Back in 2015, I wrote that PR’s version of the Industrial Revolution had begun.
I made the point that the upheaval in the business of communications was redefining our world in similar way that manufacturing did in the 18th century and captured 10 symbols as proof points.
Now, two plus years later, let’s revisit those symbols to see if they’re still relevant.
1. Meet Max Swisher
I first met Max, 12 at the time, at Great Bear Coffee in Los Gatos where I coaxed him into ordering a hot cocoa before starting our interview. You see, Max’s blog on consumer electronics had gained such a following that the likes of Dolby and HP were courting Master Swisher.
Change: Influencers — not just journalists — come in all shapes and sizes.
2. White House Advances Owned Media
Sure, the White House engages Twitter, Google+, Facebook, Tumblr, Flickr, SlideShare … and the list goes on. But the administration’s true digital savvy comes out in how it shapes in-depth content with a storytelling bent, attracting a mass audience. Exhibit A occurred on December 2, 2014 when the White House cracked the Techmeme Leaderboard, the algorithm-driven list of the most syndicated online “media properties” when it comes to covering the tech industry.
Change: The reach of owned media can equal and even exceed that of conventional publications.
3. The Saga of www.SearsKilledMyDog.com
In the course of delivering a freezer to a couple in Dripping Springs, Texas, the driver from a Sears Hometown Store accidently ran over and killed the family dog. Making matters worse, the manager for the Sears Hometown Store claimed it was the couple’s fault for allowing the pooch to roam at his leisure. Less than 24 hours later, www.SearsKilledMyDog.com went live quickly gaining national attraction and helping Sears “see the light.” Credit to social media guru Steve Farnsworth who captured the debacle as a case study.
Change: Everyone has access to a digital pulpit (and you can no longer run over dogs with impunity).
4. It’s a Bird. It’s a Plane. It’s Sponsored Content.
While many fixate on native advertising, the partnering of publications and brands in the making of journalism is the more jarring trend. For example, HuffPost teams with Johnson & Johnson to produce a channel called Global Motherhood. Good luck discerning what comes from HuffPost and what has Johnson & Johnson’s fingerprints on it.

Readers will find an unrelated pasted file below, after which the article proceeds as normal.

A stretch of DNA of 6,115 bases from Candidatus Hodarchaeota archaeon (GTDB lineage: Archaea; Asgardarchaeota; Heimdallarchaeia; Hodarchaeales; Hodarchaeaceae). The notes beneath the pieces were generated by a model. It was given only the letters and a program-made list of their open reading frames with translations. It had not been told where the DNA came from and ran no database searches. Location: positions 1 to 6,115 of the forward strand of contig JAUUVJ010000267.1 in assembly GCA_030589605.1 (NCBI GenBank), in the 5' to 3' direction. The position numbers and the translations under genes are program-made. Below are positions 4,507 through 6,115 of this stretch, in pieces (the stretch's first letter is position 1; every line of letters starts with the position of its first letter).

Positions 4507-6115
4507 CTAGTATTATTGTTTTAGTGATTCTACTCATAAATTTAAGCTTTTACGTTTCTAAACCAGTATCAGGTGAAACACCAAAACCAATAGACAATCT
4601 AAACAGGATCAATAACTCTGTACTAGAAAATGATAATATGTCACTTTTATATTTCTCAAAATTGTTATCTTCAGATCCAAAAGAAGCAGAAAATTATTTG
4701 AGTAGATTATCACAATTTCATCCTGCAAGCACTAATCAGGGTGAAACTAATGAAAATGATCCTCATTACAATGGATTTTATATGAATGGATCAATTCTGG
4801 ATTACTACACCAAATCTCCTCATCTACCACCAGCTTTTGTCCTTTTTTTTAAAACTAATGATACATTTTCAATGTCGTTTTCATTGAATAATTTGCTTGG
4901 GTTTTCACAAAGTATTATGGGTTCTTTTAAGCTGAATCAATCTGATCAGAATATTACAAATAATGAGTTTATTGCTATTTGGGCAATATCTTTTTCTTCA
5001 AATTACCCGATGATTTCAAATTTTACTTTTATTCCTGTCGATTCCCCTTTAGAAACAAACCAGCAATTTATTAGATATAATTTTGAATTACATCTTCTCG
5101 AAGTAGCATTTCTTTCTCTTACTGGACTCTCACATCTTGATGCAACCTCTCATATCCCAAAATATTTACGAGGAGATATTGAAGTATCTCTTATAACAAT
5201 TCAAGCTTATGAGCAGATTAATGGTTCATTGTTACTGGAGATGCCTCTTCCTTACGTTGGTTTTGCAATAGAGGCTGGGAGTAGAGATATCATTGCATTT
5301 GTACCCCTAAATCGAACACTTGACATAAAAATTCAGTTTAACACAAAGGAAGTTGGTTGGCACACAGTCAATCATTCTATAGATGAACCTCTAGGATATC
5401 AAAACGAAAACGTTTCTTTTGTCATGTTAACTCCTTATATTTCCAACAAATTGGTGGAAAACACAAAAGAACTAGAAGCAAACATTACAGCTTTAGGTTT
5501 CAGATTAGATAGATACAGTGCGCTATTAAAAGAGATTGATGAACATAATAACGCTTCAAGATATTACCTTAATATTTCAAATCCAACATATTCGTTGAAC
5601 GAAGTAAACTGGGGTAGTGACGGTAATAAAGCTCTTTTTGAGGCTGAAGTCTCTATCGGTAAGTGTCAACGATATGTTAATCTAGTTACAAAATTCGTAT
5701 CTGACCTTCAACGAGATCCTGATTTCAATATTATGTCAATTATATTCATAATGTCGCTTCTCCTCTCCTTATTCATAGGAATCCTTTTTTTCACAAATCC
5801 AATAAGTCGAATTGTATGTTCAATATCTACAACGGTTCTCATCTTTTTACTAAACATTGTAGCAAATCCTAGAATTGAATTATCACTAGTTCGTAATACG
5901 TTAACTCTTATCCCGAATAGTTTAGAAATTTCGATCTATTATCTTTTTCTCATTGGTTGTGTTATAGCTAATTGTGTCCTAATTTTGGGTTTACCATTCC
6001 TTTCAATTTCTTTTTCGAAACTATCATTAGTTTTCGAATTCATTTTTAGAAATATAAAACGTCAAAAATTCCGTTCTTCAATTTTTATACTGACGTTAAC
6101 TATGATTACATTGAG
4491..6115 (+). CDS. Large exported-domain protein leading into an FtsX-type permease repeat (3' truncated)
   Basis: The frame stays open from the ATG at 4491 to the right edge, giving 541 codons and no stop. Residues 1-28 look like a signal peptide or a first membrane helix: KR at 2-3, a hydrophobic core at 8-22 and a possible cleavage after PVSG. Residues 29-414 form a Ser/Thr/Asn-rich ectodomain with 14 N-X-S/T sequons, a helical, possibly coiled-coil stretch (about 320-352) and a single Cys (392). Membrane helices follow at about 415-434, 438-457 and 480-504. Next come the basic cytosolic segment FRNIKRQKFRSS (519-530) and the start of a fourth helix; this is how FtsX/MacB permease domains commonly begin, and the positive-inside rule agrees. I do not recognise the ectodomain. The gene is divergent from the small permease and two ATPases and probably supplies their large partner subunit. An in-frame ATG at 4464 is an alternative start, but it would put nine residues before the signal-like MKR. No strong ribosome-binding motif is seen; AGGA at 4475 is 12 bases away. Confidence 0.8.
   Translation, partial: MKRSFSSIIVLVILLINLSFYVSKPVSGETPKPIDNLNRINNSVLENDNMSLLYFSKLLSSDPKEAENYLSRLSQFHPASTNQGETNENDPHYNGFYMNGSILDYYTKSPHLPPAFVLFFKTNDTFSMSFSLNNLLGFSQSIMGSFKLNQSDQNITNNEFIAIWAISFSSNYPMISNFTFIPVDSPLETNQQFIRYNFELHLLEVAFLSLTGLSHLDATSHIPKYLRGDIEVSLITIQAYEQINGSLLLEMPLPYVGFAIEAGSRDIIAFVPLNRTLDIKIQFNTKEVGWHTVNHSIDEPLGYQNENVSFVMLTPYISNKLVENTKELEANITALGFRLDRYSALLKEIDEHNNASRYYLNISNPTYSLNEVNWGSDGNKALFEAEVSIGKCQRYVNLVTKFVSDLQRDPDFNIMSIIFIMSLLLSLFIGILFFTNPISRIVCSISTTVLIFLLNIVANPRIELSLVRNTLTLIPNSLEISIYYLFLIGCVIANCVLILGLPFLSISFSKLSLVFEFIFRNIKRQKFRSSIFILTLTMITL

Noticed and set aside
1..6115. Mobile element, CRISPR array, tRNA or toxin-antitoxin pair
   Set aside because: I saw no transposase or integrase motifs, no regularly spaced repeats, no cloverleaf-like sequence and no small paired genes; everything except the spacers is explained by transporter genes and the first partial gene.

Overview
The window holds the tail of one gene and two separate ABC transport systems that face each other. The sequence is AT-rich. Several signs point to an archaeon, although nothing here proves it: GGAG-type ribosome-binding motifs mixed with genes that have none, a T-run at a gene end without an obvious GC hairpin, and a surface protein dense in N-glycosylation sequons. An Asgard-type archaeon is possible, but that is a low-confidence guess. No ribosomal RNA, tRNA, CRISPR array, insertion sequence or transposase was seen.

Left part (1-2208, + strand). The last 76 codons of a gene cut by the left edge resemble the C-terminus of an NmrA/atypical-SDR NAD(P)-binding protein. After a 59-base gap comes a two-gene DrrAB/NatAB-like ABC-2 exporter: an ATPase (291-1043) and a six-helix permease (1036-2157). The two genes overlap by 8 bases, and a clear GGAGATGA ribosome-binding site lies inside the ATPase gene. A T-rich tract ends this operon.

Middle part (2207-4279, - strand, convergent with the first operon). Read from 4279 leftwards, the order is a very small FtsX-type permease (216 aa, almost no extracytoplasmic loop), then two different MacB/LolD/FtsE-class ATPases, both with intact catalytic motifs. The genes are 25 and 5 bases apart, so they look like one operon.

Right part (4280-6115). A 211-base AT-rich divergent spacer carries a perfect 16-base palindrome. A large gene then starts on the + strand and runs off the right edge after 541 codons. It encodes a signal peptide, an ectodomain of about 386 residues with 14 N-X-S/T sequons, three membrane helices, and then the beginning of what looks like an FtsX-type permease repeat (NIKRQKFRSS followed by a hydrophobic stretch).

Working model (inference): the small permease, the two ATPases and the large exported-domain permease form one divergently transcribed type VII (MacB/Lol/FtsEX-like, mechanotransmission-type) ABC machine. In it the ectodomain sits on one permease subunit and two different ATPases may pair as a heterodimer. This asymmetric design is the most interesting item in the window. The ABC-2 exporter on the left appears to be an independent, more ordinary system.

Change: What used to be a blurred line between journalism and corporate storytelling now often disappears.
5. Fortune Magazine Gets into the “PR” Business.
Showing just how far publications — even the most prestigious brands — will go to generate new revenue streams, Fortune offers a service called Trusted Original Content. For a fee, the publication will write stories for companies to distribute on the platforms of their choice. Might Fortune write content for Johnson & Johnson to be published on HuffPost? That would be rich.
Change: Publications are behaving like PR companies to land a slice of the owned-media pie.
6. Google Strives to Squeeze The Technical Gamesmanship out of SEO.
With the launch of its Hummingbird update in 2013, Google let the world know it intends to crack down on those conducting unsavory acts to game SEO and specifically organic search. It turns out that many of the “signals” associated with PR — like links back to the company covered by a publication — are the very ones that Google favors in deciding what to serve up for a given search.
Change: The door has opened for PR to help companies create online presence with organic search as the prize.
7. The Wall Street Journal Bombs at BuzzFeed-like Storytelling.
This one still cracks me up. On June 20, 2013, The Wall Street Journal tried its hand at BuzzFeed storytelling. Riffing on a Department of Labor study, the Journal created a slideshow comparing the stats of American workers to animals. Can you say non-sequitur?
Change: In spite of the Journal’s failure, all forms of communication increasingly depend on visuals to cut through the crush of information.
The same could be said for visual storytelling.
8. Facebook, a News Media Platform.
Facebook generates up to 20 percent of the traffic to news sites. Even more revealing, 30 percent of U.S. adults get their news on Facebook, according to a Pew study.
Change: Facebook and other social channels have a huge say in the reach of a given media article.
9. Messaging and Media Are Converging.
The best example sits in China. Called WeChat, the social media tool has almost 500 million monthly users who not only send messages, but play games, check train schedules and buy stuff. In short, WeChat has become part of everyday life in China which explains why brands are leveraging the platform (IKEA platform below).
Change: Staying current with social media calls for continual experimentation. And don’t think that the major social media platforms only come from the U.S. They don’t.
Can WeChat succeed in the U.S.? Hard to say, but all the major players and upstarts are pushing in this direction.
10. The Crush of Information is Only Getting Worse.
The phrase “content is king” has been uttered so many times, it’s become a cliché. And it’s not even true. Content is not king. Compelling content is king. Unfortunately, if you believe Mary Meeker’s number crunching, the amount of digital information that rains down on us will double from 2014 to 2016. Even if she misses by 20 percent, that’s still a sobering stat.
Change: The best storytelling wins attention with the rest relegated to the pile of corporate speak.
Back to the question, I’d say these symbols still show the way for a communications industry reinventing itself on-the-fly.
If there’s one rule to consider, it would be to forget the rules, experiment and figure out what works in a world where the lines between media types often haven’t just blurred … they’ve disappeared.